Though measles was declared eliminated in the United States back in 2000, we're in the midst of the biggest outbreak of the disease in the last 25 years. The disease is highly contagious and spreads very easily.
Despite a highly effective vaccine widely available in the US, there are currently 24 states with 880 new individual cases diagnosed from January to May of this year. If you or you're children happen to encounter someone with measles, or someone was previously exposed, the first thing you'll want to do is talk to your pediatrician.
They'll know how many cases there have been in your area and if there is a reason to worry. Also, inquire about your kids' vaccine status to ensure they've had both of their MMR shots. The vaccine has an incredible success rate.
According to the spokesperson for the American Academy of Pediatrics, Dr. Wendy Sue Swanson, people who receive one dose of the vaccine will be 95% protected. Of those who receive the second dose, 98% will never get it. So if you're vaccinated, you're in pretty good shape.
It's also a good idea to avoid the areas where the outbreaks are happening. A majority of the outbreaks are in the New York City boroughs of Brooklyn and Queens among Orthodox Jewish communities who don't believe in vaccinations.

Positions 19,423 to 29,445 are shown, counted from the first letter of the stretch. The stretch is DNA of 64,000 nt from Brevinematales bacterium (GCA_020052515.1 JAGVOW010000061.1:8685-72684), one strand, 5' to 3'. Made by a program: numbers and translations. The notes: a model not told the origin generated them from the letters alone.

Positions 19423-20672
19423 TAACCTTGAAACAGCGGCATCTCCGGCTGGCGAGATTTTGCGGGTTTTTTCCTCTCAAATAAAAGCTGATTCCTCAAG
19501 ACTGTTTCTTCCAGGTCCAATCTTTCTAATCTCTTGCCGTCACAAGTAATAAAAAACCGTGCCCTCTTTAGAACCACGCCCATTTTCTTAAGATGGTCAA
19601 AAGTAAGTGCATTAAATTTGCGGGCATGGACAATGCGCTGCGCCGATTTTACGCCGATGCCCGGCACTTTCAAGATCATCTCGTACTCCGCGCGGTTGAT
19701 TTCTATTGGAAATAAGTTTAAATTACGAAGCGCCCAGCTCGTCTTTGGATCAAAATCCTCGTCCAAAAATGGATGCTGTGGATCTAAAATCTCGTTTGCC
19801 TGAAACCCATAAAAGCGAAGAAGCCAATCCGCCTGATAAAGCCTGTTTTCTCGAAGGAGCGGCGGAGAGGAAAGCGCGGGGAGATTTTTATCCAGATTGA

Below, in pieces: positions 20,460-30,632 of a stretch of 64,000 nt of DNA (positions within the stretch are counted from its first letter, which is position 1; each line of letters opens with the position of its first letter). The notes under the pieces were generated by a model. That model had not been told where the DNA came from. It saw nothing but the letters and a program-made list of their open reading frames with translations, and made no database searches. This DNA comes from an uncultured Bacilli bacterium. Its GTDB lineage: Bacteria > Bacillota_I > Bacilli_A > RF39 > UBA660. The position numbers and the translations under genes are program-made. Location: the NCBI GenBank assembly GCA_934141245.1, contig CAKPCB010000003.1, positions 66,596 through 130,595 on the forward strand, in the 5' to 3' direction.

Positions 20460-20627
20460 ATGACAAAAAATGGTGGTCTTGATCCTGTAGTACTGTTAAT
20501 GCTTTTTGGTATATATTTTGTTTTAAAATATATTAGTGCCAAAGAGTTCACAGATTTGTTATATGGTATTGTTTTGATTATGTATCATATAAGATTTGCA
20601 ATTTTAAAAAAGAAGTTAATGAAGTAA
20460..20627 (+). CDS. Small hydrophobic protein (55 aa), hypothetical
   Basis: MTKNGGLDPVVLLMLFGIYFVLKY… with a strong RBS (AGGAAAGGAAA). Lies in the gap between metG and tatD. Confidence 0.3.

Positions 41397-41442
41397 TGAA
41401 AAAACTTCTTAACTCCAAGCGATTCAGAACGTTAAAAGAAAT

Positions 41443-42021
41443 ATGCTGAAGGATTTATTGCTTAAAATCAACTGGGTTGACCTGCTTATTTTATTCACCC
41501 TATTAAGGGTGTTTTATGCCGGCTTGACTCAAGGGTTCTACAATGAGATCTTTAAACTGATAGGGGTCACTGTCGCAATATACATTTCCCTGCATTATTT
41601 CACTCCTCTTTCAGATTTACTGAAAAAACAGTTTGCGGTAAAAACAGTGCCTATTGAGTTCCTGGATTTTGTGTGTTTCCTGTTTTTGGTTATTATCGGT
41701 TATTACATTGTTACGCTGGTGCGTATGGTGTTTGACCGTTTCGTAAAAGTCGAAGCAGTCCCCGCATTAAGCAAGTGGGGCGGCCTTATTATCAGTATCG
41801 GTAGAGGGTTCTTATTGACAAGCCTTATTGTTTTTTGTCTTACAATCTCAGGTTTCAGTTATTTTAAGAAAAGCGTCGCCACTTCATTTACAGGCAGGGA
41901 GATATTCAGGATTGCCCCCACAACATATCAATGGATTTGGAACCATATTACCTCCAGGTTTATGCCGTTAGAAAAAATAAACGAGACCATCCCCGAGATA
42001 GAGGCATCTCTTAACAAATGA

Don't panic too much. Unless you've been in the areas of outbreaks, encountered someone who has been in those areas or has been around someone who isn't vaccinated, you don't need to overly worry. The odds of you getting measles is very small. Still, don't confuse a small likelihood of getting infected as a way to just brush off the disease.
READ MORE: Everything You Need To Know About Measles
Measles is often confused as an innocent childhood illness but the viral infection is serious and potentially fatal. It begins with a fever and runny nose but then a red, painful rash develops. Some rare side effects can include swelling of the brain, severe diarrhea, pneumonia, and dehydration.
A vaccine was developed in the 1960s and distributed around the country and throughout the world. It significantly cut back on cases of measles worldwide and is estimated to have saved 21 million lives worldwide since its invention.
We reached a point of elimination 19 years ago but a number of factors have contributed to these outbreaks. If you come in contact with measles do your research but the best thing you can do is make sure you're vaccinated. And if you're not, get vaccinated.